Staff member in Cath Lab in scrubsStaff in scrubs in the Cath LabStaff in scrubs in the Cath Lab


Winter is coming: get your flu vaccine today

Wednesday 31 May 2023

It’s that time of year again when the temperature begins to fall, and the number of influenza cases begin to rise. Now is the time to get your flu vaccine and fend off the dangers of this highly contagious virus.

At the peak of flu season in 2022, 77 people presented at the Austin Health's Emergency Department (ED) each week - 40 of which were children. This early in the 2023 season, ED is already treating 11 adults and 10 children every week.

Influenza poses a significant threat to both adults and children, and the potential complications can be severe for people of any age.

While many people dismiss influenza to just be a normal cold, the impact of this virus must be taken seriously – especially by those with weak or compromised immune systems. What can start as the flu can lead to pneumonia, ear infections, sinus infections, bronchitis, myocarditis, myositis and even neurological problems such as meningitis.

Our staff at the Austin Hospital see many of these patients every week – and many of them wish they had gotten their flu vaccine sooner.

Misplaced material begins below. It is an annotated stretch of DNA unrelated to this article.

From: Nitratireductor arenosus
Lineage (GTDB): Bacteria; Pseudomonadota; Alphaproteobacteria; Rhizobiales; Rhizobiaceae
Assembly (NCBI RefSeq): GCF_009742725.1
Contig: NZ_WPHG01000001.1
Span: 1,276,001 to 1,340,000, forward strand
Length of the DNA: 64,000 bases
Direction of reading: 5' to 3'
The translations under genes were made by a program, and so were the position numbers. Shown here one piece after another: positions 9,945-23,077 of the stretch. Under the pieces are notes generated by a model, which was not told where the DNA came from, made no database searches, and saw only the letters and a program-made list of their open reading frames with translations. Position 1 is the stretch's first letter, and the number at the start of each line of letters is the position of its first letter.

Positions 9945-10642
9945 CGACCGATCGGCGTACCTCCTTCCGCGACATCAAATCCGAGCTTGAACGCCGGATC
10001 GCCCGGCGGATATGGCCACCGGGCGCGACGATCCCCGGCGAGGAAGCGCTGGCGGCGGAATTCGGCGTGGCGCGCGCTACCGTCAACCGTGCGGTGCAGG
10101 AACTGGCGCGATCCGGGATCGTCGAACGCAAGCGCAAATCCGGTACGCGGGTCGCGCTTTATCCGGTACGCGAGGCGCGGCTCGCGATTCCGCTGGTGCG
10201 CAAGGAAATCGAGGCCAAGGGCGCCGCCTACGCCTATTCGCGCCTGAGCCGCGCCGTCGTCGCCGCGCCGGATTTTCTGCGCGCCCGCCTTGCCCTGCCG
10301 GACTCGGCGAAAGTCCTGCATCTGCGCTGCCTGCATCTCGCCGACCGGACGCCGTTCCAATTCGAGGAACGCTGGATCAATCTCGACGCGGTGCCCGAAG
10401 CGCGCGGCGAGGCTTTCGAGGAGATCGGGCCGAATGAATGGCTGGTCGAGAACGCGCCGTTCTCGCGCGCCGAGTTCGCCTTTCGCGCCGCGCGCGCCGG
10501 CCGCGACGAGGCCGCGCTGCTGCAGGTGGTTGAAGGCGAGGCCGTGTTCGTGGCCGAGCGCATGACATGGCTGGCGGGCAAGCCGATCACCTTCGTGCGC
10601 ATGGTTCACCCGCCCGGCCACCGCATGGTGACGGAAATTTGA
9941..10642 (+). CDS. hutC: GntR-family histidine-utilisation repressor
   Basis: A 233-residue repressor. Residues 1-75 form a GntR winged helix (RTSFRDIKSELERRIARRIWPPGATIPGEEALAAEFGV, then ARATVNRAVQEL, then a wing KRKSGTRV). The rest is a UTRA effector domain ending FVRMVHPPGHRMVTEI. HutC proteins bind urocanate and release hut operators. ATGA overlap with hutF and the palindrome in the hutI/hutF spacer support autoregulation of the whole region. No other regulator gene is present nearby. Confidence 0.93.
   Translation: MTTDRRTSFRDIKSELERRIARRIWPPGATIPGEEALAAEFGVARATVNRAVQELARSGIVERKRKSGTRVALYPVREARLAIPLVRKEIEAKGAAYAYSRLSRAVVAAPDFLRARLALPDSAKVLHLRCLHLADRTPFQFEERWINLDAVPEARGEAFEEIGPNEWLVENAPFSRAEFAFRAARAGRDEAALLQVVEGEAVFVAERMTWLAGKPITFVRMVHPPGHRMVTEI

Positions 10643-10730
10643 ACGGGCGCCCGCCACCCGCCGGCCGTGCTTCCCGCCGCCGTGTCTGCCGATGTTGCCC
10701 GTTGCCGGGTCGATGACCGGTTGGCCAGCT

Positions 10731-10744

Vaccination significantly reduces the risk of contracting the virus and minimises the chances of severe illness and complications. By getting vaccinated and encouraging our loved ones to do the same, we not only protect our own health but also contribute to the wellbeing of the wider community.

Yearly flu immunisation is recommended for everyone aged six months and over.

Visit the Better Health Channel to find out more information about the flu vaccine including eligibility for a free vaccine and locations where you can receive your vaccine.

If you or a loved one feel you need medical assistance with the flu there are a range of options nearby our hospital that you can utilise that are free and may have a shorter wait time.

The Banyule Respiratory Clinic is available for people that are unwell with mild respiratory symptoms, such as coughing, runny nose, and a sore throat.

The Heidelberg Priority Primary Care Centre (PPCC) is another option that provides care for people with conditions that require urgent attention but not an emergency response, including mild infections, fractures and burns. Priority Primary Car Centres are located across Melbourne so there may be one closer to your home than Austin Hospital.

Both the Banyule Respiratory Clinic and PPCC’s are free for everyone (babies, children and adults), with or without a Medicare card.

Even if you have had your vaccine, you can minimise your chances of catching the virus by:

  • washing or sanitising your hands regularly
  • wearing a facemask in public settings
  • staying home if you are feeling unwell.

Stay well this winter and book yourself and your family in for your influenza vaccine at your local pharmacy or general practitioner.